Bias is a model thing, not a design thing. (Of course, the design must support any of the models in question.)
Efficiency is a model thing, economy is a design thing.
@markbailey It's definitely a factor. Yes we would be trying to define process limits to it (determining a window). So you're saying in that case it would need to be it's own factor in the design, and it would be improper to not include it in the design and simply take time course samples. But it's not clear to me why that is. What's the issue with taking time course samples, and then post-experimentation simply adding the data back in as if it were its own factor? In my example with the 3 factors, this would look like copying and pasting your 3 x 3 design two more times, and adding a new time column where you have t1, t2, and t3 for each set of 3 x 3 conditions. Then filling out the response column with your results, where rows with t1 have the results from your first timepoint, and rows with t2 have results from your next timepoint, etc. Is it because when you fit a model there's an assumption of independence between your data points for any given factor? So when you take a timecourse your t3 sample is not independent of your t2?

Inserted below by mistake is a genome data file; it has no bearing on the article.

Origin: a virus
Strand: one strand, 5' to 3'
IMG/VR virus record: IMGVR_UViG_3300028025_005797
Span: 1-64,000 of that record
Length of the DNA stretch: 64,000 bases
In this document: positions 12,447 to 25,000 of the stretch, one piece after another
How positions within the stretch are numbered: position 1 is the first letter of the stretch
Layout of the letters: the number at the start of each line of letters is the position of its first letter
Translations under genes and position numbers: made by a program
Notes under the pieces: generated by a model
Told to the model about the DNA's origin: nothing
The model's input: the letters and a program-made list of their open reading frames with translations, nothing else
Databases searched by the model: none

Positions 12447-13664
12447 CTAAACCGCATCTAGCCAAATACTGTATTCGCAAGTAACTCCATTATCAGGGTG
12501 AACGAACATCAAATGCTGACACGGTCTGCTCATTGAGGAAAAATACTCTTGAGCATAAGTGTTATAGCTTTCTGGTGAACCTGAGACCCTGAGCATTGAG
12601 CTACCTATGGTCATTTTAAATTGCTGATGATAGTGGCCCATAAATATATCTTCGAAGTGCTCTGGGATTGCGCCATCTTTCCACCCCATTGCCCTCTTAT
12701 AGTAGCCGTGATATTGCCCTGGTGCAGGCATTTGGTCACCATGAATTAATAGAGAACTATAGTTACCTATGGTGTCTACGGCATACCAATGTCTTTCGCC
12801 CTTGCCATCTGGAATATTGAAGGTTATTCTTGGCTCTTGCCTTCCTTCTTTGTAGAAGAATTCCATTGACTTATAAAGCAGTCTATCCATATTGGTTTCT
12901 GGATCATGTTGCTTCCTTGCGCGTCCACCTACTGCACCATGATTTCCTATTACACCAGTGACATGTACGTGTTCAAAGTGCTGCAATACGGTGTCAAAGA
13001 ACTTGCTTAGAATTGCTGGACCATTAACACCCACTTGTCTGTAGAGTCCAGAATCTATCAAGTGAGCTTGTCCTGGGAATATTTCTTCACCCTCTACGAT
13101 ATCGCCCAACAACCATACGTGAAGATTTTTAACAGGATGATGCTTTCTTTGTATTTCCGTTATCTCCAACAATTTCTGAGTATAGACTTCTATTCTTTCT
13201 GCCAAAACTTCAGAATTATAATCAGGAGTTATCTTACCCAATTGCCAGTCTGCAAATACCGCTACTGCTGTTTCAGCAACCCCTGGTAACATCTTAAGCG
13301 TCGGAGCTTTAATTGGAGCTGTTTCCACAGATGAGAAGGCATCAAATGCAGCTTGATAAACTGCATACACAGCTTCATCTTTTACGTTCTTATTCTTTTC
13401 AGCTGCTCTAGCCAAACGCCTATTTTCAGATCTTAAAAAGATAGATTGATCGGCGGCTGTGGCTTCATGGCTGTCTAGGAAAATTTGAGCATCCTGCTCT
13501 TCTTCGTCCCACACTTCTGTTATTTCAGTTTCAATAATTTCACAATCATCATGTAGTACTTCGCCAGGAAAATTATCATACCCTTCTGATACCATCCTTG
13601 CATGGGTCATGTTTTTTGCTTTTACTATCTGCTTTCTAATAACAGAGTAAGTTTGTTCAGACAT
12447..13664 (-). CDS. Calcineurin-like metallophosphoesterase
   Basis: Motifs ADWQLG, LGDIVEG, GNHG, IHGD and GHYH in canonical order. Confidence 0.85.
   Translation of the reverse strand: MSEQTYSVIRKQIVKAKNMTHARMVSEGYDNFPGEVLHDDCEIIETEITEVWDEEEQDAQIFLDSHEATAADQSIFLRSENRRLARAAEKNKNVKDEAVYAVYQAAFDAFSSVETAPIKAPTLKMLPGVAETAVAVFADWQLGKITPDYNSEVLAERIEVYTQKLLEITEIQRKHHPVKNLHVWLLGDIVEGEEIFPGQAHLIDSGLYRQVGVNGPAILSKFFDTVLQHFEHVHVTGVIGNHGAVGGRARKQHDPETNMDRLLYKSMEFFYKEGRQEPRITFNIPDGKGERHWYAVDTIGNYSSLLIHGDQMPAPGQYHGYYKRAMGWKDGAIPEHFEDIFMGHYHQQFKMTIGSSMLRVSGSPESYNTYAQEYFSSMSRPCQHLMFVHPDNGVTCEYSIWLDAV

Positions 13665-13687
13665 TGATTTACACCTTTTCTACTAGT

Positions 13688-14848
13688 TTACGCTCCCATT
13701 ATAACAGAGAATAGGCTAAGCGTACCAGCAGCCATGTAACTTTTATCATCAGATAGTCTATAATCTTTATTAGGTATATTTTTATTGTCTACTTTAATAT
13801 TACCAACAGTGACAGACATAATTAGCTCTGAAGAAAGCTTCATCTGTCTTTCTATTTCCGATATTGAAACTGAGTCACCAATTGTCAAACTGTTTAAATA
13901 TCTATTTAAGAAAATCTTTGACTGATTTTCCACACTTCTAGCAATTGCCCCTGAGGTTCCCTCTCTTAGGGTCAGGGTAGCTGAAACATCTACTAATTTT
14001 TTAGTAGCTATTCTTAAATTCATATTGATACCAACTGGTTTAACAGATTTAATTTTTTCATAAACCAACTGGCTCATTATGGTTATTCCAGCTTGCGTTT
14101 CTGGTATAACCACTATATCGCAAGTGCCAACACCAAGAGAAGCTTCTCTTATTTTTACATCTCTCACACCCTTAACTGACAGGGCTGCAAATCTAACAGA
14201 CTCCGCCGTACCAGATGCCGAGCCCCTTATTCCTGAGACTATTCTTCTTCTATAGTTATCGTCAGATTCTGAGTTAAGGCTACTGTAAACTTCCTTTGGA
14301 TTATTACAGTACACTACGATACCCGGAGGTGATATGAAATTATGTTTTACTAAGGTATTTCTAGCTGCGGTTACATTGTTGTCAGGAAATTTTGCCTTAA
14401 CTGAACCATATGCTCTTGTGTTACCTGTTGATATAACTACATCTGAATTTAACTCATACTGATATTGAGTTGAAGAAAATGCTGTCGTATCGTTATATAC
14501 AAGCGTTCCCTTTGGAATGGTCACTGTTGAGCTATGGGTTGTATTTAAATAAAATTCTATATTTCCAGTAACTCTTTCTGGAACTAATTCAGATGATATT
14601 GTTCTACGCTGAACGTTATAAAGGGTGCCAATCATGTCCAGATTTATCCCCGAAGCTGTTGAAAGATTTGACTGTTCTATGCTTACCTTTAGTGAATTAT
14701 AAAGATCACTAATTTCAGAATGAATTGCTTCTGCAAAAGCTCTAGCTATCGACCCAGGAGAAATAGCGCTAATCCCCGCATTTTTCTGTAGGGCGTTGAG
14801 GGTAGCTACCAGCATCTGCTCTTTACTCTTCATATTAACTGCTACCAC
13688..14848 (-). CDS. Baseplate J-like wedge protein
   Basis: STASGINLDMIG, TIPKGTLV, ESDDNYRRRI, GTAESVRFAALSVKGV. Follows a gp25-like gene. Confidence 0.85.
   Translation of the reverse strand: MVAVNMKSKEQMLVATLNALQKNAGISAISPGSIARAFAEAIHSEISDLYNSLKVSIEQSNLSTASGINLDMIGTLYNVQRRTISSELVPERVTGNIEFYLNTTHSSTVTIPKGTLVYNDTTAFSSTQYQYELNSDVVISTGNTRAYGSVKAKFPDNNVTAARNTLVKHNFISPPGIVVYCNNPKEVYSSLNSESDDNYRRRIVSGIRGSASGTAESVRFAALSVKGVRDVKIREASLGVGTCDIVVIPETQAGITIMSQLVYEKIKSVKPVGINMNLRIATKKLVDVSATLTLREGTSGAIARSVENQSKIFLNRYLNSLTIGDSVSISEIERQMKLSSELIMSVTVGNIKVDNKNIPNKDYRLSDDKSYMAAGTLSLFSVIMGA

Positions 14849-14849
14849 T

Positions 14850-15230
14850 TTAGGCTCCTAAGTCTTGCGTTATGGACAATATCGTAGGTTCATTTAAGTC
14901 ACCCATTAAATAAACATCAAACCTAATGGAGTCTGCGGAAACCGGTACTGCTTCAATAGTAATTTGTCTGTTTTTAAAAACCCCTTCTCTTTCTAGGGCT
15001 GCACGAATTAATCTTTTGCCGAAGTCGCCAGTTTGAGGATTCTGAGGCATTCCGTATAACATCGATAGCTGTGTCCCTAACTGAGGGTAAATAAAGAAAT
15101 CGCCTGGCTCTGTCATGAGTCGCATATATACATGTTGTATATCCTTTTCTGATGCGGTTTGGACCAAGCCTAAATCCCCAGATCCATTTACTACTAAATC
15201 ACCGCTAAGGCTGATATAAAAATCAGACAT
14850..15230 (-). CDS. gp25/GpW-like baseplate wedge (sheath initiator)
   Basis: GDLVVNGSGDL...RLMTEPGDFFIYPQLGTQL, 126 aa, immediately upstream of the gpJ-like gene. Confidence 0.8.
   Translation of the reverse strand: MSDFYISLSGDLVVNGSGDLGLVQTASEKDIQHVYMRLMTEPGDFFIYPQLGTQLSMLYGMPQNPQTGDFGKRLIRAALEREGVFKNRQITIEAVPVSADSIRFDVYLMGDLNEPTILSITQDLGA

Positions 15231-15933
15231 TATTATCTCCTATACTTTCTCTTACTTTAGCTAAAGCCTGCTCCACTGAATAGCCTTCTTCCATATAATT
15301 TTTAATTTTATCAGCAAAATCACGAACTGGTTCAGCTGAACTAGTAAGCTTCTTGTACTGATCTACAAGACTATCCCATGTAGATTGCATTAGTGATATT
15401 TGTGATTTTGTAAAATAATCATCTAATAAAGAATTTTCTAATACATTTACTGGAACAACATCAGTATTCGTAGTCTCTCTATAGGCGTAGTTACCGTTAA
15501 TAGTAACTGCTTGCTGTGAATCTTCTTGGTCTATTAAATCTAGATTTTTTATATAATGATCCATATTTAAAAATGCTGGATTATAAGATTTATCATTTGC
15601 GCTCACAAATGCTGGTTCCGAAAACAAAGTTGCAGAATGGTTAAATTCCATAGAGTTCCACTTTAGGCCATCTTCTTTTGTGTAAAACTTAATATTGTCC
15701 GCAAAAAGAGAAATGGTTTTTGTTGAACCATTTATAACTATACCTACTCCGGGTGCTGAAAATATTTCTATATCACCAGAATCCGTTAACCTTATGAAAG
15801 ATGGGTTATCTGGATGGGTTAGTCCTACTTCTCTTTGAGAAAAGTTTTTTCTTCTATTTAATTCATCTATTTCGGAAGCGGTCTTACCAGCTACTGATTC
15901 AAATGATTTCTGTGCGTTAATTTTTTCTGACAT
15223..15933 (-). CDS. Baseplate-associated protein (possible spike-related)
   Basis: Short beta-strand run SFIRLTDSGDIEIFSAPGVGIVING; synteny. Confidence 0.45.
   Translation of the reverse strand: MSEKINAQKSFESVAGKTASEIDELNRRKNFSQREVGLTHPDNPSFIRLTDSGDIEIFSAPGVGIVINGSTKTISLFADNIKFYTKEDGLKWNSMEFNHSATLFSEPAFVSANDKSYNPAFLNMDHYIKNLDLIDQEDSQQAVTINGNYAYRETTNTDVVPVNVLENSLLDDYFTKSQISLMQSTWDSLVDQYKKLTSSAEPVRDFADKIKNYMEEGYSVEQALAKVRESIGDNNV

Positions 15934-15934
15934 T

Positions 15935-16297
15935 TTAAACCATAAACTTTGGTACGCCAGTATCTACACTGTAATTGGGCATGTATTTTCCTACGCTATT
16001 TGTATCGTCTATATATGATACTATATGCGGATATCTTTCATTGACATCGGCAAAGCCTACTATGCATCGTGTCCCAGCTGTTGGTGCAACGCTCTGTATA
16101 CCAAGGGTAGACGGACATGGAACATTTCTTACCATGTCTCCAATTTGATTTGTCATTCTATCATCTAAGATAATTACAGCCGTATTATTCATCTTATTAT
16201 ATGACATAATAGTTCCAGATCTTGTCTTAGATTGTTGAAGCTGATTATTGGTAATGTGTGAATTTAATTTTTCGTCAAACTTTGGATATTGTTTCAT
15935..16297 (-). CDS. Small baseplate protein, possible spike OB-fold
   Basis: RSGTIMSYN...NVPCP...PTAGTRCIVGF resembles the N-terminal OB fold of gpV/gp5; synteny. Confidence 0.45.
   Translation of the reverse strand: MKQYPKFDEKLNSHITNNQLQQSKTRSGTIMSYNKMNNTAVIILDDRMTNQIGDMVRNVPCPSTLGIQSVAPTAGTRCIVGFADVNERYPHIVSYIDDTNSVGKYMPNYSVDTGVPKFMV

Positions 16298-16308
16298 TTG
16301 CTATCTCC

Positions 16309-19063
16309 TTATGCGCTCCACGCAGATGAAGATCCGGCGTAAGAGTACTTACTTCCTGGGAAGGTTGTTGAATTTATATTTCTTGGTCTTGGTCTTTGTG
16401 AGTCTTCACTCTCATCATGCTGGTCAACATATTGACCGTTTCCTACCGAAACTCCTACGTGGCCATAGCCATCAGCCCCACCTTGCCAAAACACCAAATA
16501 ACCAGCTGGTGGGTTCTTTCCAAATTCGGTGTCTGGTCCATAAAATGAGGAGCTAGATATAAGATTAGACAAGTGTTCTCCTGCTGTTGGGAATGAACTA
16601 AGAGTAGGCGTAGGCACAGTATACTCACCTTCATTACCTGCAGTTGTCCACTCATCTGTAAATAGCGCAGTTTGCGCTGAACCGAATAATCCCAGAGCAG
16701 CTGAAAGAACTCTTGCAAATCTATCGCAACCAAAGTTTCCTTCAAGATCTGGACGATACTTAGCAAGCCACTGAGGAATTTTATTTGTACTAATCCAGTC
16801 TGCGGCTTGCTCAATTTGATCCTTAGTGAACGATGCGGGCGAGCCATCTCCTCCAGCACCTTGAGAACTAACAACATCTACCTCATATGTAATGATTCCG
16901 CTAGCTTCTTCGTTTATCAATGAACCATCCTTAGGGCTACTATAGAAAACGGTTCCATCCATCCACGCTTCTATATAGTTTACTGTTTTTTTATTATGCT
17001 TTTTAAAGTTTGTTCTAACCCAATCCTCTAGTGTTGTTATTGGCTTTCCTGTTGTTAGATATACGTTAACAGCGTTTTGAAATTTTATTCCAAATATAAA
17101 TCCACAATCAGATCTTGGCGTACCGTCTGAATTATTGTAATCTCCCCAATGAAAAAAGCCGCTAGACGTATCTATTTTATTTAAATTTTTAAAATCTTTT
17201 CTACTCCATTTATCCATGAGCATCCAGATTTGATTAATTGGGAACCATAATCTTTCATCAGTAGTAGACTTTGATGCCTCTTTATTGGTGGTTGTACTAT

Please do not 'put words in my mouth.' I did not say that your idea of treating time as part of the response is "improper." It is simply not what I would do. Since there is no 'what,' there is no 'why.'